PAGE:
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How to Protect Your Skin From the Sun (And Still Get Enough Vitamin D)
By Brandi Black, RHN
Estimated reading time: 4 minutes
Updated June 29, 2020
The sun is one of the best natural sources for vitamin D. Our bodies have the ability to make vitamin D from direct exposure to the sun’s ultraviolet rays.
Unfortunately, it’s estimated 1 in 5 Americans will develop skin cancer in their lifetime, and 90% of these cases are the result of UVB (ultraviolet-B) exposure from the sun (1). But this doesn’t mean you should skip out on the sun entirely.
Vitamin D is an essential nutrient to our health and wellness. Luckily, there’s a way to maximize vitamin D levels while still making sure the sun exposure is safe. I’ll explain the ways to get vitamin D from safe sun exposure in just a moment, but first, let’s take a quick look at why meeting your vitamin D requirement is so important and who is at risk for deficiency.
Who is at Risk for Vitamin D Deficiency?
As a vitamin we can produce from sun exposure, it makes sense that vitamin D deficiency affects those who live in colder climates and/or don’t spend much time outdoors. Vitamin D deficiency is also common in people with darker skin. Darker skin contains higher levels of melanin, which reduces the skin’s ability to create vitamin D (2).
Other populations that are susceptible to vitamin D deficiency are older adults and overweight individuals (3).
Why Vitamin D is Important
Vitamin D plays numerous roles in our health. It helps us absorb calcium for healthy bones and teeth and also contributes to functions that support our immune system.
How Much Vitamin D Do You Need?
According to MayoClinic, the average adult needs around 600 IU of vitamin D per day. Of course, this number will vary based many factors: a person’s current state of health, climate, age, region, and life stage (for example, pregnant or breastfeeding), skin tone, and how often they spend time outdoors.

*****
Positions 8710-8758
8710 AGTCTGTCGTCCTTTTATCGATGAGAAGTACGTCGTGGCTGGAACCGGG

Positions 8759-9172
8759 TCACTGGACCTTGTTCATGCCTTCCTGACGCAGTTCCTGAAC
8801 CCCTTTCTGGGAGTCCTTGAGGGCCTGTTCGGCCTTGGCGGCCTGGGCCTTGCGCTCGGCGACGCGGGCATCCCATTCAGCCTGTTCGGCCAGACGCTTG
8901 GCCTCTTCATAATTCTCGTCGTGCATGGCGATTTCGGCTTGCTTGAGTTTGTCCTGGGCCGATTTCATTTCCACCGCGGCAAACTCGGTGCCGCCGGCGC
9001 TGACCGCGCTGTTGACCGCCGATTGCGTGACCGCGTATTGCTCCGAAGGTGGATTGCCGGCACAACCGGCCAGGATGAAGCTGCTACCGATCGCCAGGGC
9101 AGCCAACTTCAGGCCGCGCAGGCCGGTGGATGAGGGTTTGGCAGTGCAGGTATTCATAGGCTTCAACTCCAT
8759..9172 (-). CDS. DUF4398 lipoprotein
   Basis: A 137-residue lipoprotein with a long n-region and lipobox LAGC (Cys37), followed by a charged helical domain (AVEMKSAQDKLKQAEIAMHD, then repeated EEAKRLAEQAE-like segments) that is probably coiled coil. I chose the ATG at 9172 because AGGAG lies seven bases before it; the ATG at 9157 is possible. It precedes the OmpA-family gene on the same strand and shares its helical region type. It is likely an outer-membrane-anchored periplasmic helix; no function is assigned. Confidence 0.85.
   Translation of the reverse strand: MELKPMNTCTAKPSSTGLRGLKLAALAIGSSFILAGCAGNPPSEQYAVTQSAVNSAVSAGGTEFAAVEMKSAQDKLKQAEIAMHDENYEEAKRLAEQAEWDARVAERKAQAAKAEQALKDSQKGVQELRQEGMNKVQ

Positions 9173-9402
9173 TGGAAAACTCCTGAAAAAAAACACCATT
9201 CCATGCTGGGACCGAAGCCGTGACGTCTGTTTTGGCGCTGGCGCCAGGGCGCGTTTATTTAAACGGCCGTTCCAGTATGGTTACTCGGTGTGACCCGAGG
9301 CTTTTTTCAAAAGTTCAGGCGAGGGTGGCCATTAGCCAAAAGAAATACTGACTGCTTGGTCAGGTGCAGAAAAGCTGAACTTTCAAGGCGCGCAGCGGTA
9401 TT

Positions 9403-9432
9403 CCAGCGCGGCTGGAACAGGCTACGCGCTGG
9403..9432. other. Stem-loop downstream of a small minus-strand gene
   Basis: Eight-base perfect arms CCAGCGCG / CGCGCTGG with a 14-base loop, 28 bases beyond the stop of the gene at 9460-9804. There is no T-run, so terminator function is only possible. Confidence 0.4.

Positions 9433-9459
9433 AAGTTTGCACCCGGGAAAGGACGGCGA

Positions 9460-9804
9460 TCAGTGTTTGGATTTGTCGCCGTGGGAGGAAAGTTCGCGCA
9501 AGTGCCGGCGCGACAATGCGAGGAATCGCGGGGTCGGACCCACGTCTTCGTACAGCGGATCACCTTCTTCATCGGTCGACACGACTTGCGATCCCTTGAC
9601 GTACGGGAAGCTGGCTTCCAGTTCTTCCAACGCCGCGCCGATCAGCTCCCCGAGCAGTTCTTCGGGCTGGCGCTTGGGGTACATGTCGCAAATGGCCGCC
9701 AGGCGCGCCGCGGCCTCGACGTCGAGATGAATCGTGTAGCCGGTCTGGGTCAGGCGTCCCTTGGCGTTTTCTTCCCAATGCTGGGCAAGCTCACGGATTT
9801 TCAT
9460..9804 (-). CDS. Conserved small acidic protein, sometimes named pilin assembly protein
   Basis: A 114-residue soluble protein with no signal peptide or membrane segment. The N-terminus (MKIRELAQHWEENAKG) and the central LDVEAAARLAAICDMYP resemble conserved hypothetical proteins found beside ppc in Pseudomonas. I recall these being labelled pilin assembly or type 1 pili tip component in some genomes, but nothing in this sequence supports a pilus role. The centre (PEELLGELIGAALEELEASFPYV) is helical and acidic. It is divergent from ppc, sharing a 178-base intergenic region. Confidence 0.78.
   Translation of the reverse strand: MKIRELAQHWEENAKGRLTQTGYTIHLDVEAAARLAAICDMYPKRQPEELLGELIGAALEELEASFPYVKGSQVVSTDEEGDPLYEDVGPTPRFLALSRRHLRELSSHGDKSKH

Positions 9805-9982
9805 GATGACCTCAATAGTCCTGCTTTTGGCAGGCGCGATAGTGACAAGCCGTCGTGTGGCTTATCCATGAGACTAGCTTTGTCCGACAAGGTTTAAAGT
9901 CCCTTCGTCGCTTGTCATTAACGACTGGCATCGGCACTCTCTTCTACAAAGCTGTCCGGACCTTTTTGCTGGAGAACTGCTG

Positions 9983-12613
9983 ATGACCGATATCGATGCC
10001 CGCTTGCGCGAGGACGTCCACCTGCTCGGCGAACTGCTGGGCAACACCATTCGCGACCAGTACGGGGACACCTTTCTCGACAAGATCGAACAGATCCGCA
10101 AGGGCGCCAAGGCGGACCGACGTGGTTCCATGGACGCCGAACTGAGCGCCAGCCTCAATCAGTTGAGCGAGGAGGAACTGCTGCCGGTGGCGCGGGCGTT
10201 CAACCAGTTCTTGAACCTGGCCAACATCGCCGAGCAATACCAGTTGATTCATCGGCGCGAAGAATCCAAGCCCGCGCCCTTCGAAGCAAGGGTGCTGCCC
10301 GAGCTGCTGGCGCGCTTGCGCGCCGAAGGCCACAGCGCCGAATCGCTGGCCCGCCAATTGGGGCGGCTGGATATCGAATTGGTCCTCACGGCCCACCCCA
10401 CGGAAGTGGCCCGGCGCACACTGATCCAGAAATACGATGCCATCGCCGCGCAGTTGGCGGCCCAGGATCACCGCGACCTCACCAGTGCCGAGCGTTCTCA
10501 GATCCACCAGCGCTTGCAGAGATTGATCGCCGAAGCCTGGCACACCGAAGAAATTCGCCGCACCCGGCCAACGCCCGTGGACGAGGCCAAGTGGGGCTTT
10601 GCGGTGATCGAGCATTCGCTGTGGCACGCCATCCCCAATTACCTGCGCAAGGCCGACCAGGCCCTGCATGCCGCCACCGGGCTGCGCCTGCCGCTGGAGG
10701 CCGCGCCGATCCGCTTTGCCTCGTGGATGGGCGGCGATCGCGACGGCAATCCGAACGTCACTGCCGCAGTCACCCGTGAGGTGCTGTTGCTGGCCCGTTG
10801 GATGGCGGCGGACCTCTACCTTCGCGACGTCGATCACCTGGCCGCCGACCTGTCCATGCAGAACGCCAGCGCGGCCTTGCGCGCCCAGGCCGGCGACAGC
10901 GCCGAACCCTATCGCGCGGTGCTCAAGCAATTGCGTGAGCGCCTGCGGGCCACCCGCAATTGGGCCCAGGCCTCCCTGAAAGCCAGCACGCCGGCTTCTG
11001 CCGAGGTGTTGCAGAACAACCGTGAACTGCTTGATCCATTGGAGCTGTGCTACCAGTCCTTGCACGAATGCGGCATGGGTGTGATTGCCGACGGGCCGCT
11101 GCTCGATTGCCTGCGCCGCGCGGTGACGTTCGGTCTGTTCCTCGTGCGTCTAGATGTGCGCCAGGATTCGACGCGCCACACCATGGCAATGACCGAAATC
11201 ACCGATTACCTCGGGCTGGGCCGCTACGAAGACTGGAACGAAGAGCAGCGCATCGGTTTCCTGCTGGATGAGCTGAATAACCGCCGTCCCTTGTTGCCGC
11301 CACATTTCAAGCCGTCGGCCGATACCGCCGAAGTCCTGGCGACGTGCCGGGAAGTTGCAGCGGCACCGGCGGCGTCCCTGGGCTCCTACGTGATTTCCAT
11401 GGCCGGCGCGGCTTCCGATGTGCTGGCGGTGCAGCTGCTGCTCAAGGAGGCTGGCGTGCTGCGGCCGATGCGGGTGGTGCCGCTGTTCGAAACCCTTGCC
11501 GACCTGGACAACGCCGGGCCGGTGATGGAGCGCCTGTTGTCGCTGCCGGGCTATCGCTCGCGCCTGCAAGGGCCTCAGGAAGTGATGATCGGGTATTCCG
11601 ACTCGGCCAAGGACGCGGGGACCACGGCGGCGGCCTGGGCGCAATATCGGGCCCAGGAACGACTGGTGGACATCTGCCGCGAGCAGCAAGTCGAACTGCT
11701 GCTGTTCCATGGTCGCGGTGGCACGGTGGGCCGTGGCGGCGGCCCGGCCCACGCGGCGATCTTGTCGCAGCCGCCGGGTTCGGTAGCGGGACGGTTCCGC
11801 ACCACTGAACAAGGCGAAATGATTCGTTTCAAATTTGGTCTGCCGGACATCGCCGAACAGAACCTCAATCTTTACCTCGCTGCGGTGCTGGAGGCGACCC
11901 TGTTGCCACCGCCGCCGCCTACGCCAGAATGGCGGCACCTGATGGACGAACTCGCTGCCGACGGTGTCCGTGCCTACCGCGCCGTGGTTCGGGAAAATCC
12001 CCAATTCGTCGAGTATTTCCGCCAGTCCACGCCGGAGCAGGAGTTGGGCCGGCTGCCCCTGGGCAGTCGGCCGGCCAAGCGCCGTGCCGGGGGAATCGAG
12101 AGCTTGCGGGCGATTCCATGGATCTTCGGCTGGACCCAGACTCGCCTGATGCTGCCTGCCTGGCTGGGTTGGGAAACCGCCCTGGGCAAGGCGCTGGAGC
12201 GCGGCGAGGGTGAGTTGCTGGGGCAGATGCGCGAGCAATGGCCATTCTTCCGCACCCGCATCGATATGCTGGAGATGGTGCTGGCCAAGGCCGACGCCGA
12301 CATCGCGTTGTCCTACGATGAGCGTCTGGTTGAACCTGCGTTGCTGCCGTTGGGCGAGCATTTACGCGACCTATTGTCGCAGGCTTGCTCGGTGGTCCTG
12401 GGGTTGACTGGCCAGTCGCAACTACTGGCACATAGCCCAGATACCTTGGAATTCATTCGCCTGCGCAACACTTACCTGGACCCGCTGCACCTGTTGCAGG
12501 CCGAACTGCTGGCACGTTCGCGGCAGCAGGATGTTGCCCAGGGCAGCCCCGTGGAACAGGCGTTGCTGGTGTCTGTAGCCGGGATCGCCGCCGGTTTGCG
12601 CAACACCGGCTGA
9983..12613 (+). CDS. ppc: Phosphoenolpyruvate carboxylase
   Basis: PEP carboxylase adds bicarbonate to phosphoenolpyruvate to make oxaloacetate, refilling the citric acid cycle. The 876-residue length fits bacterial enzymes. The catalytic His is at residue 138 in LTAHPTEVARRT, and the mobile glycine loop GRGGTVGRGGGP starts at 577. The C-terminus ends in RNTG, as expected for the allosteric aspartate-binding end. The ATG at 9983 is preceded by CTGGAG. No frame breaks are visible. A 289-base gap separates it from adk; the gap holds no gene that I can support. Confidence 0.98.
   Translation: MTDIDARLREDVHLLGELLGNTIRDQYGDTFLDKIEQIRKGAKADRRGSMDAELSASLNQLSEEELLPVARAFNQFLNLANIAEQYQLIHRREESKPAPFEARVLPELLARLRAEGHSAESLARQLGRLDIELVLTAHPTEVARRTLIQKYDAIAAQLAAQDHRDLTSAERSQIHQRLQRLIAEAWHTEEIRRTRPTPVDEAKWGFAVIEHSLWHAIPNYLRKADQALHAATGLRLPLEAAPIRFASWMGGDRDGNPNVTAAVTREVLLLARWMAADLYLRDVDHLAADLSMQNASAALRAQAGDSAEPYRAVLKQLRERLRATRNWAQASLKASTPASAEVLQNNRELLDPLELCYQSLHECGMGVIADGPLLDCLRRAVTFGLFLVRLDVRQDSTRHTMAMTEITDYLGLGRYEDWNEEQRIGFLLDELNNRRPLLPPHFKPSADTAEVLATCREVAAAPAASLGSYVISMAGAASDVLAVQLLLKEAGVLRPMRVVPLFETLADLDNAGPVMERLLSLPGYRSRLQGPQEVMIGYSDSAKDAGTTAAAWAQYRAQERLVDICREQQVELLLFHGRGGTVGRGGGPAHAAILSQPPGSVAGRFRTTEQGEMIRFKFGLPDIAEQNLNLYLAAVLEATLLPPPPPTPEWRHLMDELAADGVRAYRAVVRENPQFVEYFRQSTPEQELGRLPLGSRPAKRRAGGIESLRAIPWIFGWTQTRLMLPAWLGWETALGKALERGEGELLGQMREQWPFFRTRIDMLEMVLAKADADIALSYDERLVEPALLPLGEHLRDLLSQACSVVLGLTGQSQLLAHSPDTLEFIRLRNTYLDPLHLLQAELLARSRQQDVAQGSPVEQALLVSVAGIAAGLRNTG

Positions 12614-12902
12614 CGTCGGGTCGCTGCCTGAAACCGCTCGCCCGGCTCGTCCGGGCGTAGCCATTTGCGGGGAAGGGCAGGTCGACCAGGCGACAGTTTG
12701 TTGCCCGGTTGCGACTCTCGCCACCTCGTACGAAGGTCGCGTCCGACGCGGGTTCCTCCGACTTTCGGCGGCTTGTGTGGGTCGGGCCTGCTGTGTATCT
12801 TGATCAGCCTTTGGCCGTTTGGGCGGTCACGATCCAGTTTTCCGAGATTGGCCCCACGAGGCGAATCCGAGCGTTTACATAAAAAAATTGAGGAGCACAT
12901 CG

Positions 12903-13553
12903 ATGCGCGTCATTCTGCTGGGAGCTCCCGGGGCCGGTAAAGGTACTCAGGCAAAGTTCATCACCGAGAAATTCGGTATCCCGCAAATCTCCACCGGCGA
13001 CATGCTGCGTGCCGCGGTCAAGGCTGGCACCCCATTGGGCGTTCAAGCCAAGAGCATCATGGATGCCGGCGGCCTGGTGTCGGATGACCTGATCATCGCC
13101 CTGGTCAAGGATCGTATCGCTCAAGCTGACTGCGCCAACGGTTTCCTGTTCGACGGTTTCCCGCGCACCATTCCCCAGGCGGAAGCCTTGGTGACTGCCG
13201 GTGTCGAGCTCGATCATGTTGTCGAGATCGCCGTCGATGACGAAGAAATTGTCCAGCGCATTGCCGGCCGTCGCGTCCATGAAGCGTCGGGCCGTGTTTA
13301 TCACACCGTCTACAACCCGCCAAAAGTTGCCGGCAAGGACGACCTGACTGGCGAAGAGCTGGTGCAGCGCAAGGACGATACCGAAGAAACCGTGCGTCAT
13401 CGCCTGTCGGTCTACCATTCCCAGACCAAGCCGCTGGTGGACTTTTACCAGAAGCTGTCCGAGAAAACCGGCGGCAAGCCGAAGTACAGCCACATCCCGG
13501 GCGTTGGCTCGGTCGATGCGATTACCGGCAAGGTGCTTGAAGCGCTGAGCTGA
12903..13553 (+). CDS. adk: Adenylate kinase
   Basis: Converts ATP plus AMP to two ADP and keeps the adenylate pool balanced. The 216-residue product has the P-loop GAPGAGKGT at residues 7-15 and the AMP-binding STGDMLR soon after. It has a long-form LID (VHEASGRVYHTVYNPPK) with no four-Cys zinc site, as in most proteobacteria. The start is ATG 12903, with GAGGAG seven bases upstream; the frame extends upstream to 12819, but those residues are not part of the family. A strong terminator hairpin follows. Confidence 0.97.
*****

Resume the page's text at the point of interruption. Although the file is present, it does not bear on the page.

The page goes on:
Maximize Vitamin D With Safe Sun Exposure
10-15 minutes of sun exposure 3 times per week can be enough to meet your daily vitamin D requirements (4).
Here’s how to increase vitamin D levels while still keeping sun exposure to a minimum.
Avoid direct sunlight between 10am-4pm.
The sun’s UV rays are the strongest between 10am-4pm, so it’s best to spend time outdoors outside of these hours on warmer days (5). If you’re spending an afternoon at the beach, you’ll want to pull out your beach umbrella and seek shade during this time frame.
Wear a wide brimmed hat.
Your ears, face and neck are most sensitive, and susceptible to sunburns, which is why wearing a wide brimmed hat in the sunshine is a good safety precaution against UV rays.
Wear light layers of clothing.
If you’re spending the day in the sun and you can tolerate wearing light layers of clothing, such as loose fitting, light, woven shirts, you can block most of the sun’s UV rays, while still absorbing helpful amounts of vitamin D (6). However, thick layers such as sweaters and tight fitting tops are more likely to block UV rays completely, which you’ll want to avoid if you’re looking to increase your vitamin D intake.
Wear a broad-spectrum sunscreen with UVA and UVB protection— but not just any sunscreen.
It’s heavily debated whether sunscreen is good for your skin or does more harm than sun exposure itself based on the chemicals some types of sunscreen contain. The truth is, applying a broad-spectrum sunscreen with UVA and UVB protection before and during sun exposure is crucial for preventing cancer (caused by UVB rays) and premature aging of the skin (caused by UVA rays) (7).
According to skincancer.org, “controlled studies have shown that regular use of an SPF 15 or higher broad-spectrum sunscreen reduces your chances of developing melanoma by 50%, squamous cell carcinoma by 40% and premature skin aging by 24 % (8).
However, not all sunscreens are created equally. Many types of sunscreen may contain harmful chemicals. Click here to learn more.
Caring For Your Skin Year Round
Of course, every-day skin care is important to protect your skin from the sun and other conditions in your daily environment. Always protect your skin barrier with a good moisturizer in addition to sun protection
Using an antioxidant skin cream underneath your natural SPF is the best way to support healthy skin. Personally, my favorite way to protect my skin year-round is by using Astarella Primetime Skin Cream twice a day, before SPF.
Author: Brandi Black, RHN